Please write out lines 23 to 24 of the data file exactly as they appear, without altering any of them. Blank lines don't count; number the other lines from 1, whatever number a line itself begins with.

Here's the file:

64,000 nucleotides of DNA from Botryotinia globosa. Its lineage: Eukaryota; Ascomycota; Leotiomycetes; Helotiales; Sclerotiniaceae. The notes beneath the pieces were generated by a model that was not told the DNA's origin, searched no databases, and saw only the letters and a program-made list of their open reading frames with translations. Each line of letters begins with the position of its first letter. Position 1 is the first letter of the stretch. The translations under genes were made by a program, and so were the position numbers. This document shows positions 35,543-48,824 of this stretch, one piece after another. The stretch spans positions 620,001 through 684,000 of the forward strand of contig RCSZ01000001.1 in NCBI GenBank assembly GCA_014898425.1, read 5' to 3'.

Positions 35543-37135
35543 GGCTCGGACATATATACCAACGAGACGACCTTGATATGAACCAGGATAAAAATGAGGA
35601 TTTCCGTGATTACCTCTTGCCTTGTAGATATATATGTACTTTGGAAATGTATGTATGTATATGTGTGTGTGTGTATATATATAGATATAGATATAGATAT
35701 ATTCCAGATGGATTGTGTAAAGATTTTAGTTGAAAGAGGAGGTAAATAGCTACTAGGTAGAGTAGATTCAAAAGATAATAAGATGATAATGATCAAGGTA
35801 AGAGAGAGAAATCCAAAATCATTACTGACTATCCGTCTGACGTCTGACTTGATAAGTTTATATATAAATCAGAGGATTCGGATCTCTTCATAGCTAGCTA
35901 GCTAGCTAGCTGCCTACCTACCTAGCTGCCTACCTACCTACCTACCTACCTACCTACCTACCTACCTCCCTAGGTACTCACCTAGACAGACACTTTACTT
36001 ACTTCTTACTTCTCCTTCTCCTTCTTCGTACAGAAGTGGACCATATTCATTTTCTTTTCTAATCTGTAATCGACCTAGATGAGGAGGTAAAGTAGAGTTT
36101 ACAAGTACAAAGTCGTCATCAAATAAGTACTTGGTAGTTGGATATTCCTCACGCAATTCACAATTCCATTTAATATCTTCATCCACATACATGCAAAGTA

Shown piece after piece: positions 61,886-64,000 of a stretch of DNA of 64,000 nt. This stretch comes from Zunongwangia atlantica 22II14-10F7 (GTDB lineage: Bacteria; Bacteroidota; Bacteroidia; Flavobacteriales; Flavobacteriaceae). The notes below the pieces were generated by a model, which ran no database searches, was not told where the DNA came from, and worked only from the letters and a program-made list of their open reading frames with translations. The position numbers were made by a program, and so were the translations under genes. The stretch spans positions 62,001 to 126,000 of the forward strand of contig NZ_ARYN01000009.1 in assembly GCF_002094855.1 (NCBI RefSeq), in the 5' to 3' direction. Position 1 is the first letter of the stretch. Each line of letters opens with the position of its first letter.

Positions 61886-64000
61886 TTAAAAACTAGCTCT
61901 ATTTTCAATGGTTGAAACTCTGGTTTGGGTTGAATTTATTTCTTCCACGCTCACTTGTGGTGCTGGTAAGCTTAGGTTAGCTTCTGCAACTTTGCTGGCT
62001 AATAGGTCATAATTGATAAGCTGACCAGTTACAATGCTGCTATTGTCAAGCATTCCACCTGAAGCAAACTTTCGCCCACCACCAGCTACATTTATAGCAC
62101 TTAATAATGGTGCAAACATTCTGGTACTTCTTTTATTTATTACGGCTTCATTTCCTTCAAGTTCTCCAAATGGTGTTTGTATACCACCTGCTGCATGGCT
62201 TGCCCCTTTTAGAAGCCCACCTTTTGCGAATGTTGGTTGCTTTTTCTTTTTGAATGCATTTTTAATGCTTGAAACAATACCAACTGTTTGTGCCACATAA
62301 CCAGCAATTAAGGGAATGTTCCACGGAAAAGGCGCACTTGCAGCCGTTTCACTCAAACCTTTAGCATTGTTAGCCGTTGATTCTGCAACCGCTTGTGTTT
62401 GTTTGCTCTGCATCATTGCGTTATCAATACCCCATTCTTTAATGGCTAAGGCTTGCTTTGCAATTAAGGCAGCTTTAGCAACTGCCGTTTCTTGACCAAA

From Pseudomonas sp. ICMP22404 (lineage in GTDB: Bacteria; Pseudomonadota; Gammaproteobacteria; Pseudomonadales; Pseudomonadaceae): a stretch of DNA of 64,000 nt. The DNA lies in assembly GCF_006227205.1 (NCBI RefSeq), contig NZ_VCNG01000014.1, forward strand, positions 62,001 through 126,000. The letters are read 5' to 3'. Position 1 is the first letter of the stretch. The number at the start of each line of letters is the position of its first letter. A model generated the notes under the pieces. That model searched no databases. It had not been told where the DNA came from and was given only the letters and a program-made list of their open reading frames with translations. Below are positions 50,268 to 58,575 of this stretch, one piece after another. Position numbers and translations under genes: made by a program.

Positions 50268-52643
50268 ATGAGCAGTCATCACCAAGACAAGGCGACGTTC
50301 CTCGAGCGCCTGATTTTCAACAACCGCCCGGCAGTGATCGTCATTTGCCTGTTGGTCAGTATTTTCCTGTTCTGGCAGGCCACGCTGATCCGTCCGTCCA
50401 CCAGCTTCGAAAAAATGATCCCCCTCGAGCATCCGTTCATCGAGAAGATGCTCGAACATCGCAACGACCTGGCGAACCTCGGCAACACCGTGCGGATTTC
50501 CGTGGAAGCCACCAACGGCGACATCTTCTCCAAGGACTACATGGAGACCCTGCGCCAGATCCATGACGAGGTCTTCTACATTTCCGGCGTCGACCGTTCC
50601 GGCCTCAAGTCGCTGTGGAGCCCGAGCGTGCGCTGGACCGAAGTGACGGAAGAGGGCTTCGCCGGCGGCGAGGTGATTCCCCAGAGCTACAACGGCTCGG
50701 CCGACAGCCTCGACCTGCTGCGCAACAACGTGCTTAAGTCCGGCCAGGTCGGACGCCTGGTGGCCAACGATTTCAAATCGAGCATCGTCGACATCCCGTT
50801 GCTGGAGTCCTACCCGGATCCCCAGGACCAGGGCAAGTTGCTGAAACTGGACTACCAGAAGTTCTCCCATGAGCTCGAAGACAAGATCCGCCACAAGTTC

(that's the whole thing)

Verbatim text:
50401 CCAGCTTCGAAAAAATGATCCCCCTCGAGCATCCGTTCATCGAGAAGATGCTCGAACATCGCAACGACCTGGCGAACCTCGGCAACACCGTGCGGATTTC
50501 CGTGGAAGCCACCAACGGCGACATCTTCTCCAAGGACTACATGGAGACCCTGCGCCAGATCCATGACGAGGTCTTCTACATTTCCGGCGTCGACCGTTCC